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Working group recommends Arvada site for outdoor shooting range in Jeffco

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By Sandy Barnes

A working group charged with finding an acceptable location for an outdoor public shooting range in Jefferson County has narrowed the choices to a former quarry in Arvada or another site within that city.

Tom Hoby, Jefferson County Parks and Open Space director, said issues regarding proximity to residents and impacts on natural resources have made the selection process difficult, during a presentation about the shooting-range study to the Jeffco Open Space Advisory Committee on July 10.

Hoby, county planning and park staff, a mediator and citizens participating in the working group have been meeting over the past few months to discuss the feasibility of a county-owned shooting range, as directed by the commissioners. 

Using criteria the group established — which include a site at least a half-mile from residences — members identified potential areas that included Jeffco parks and properties. Coal Creek Canyon Park, the south end of Hildebrand Ranch Park and property near the Rooney Valley law enforcement shooting facility made the final list. 

However, because of buffering issues and other considerations, the Pioneer Sand and Gravel quarry site in Arvada became the most viable alternative, Hoby said.

In heavily populated Jefferson County, finding a site with adequate buffering is a challenge, Hoby said. Even in counties where there is less population such as Gilpin and Clear Creek, there has not been success in finding a location for an outdoor shooting range.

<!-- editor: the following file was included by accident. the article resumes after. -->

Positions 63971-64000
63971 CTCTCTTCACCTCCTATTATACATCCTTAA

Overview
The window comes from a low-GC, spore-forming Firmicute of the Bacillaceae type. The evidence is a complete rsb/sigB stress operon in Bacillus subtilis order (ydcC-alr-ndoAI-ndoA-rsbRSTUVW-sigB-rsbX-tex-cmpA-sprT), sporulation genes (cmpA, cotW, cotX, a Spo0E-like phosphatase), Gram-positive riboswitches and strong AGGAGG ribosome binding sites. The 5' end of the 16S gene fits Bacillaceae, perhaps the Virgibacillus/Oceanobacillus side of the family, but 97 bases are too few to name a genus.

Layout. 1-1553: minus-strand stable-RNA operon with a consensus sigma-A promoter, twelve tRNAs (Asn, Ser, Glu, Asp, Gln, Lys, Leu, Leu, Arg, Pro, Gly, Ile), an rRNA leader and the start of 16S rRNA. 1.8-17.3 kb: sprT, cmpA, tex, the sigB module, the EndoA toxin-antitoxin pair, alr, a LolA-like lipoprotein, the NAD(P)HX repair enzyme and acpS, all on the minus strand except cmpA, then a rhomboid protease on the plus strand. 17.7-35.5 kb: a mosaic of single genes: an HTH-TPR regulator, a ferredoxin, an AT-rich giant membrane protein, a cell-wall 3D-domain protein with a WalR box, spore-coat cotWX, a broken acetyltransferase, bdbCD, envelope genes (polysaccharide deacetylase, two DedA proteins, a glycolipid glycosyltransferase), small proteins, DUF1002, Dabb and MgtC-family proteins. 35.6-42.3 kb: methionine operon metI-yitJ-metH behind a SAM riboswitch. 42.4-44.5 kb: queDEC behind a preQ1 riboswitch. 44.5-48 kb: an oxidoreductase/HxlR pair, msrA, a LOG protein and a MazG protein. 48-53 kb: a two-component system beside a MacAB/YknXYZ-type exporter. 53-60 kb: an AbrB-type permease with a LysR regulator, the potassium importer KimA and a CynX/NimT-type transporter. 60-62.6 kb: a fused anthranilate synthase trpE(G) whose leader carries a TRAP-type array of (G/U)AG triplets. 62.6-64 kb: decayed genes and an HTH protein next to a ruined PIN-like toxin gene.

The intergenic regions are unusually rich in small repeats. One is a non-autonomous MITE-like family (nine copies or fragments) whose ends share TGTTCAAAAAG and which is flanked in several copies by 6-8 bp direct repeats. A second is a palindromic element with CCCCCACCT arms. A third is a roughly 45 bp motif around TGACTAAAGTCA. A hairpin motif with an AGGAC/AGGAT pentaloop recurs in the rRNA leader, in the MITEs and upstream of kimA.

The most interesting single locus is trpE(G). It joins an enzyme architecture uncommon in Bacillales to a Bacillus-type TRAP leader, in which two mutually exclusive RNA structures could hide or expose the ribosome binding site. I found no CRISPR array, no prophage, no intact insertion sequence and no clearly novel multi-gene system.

Although the maximum size of the property for the shooting range has been set at 6 acres, a tract of land ranging from 400 to 600 acres actually is needed to maintain an adequate distance from homes and recreational areas, he explained.

Ensuring safety was a primary consideration of the operations and design subgroup involved in the study, Hoby added.  

Other criteria the group set for a shooting range location included areas that are a quarter-mile from recreational areas and within 30 minutes of drive time from primary intersections of county roads, such as the junction of C-470 and Interstate 70. Also, the property on which the facility would be built would need to have a grade of 20 percent or less.

Working group members have been considering a shooting facility with 10 to 15 lanes that are 220 yards long and 40 yards wide for rifle and pistol shooting and that would include space for classrooms, a small office and restrooms. An area for trap and skeet shooting and an archery range were on the “nice-to-haves” list, Hoby said.

Hoby said that a funding source for the shooting range has not been determined, but it would possibly be a public-private enterprise. If the county commissioners decide to move forward with the project, grants would be pursued along with proceeds from the state lottery, he said.

Development cost for the facility is estimated at $200,000 to $1 million, plus operational, insurance and staff costs, Hoby said.

If the county commissioners decide to hire a consultant to work on the shooting-range project, Hoby said he would recommend that the cost be shared between the county and open space. 

Hoby is planning to present the working group’s finding and recommendations to Jeffco commissioners on July 22.

Most members of the Open Space Advisory Committee listened quietly to Hoby’s presentation on the shooting range. 

However, committee member Tookie Nemchak expressed concern about a perception that the shooting range may be an open-space project.

“The public is going to think this is an initiative we have undertaken. That’s a shame,” Nemchak said.

Contact Sandy Barnes at sandy@evergreenco.com.